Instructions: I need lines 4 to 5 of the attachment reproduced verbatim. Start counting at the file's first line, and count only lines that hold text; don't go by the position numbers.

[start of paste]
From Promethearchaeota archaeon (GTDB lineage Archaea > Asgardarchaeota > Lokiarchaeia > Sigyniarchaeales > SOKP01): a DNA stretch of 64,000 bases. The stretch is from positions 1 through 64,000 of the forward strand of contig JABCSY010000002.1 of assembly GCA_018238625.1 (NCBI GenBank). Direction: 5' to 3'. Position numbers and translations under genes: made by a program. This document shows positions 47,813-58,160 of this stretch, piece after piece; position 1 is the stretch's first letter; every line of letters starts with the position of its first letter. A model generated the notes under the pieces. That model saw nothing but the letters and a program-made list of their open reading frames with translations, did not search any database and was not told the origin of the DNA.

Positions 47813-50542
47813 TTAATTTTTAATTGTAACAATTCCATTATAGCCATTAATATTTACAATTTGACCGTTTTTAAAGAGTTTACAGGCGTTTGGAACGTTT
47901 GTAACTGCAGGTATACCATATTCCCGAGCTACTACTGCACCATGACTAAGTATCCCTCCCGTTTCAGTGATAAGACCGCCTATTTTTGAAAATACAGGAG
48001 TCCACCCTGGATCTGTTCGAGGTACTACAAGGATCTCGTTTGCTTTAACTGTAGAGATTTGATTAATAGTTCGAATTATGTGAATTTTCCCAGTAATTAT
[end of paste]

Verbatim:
47901 GTAACTGCAGGTATACCATATTCCCGAGCTACTACTGCACCATGACTAAGTATCCCTCCCGTTTCAGTGATAAGACCGCCTATTTTTGAAAATACAGGAG
48001 TCCACCCTGGATCTGTTCGAGGTACTACAAGGATCTCGTTTGCTTTAACTGTAGAGATTTGATTAATAGTTCGAATTATGTGAATTTTCCCAGTAATTAT